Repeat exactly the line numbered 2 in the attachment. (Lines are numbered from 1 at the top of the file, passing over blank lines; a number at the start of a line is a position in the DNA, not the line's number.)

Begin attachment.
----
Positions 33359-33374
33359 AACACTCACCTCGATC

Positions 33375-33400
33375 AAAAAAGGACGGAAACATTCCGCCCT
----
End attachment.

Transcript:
33359 AACACTCACCTCGATC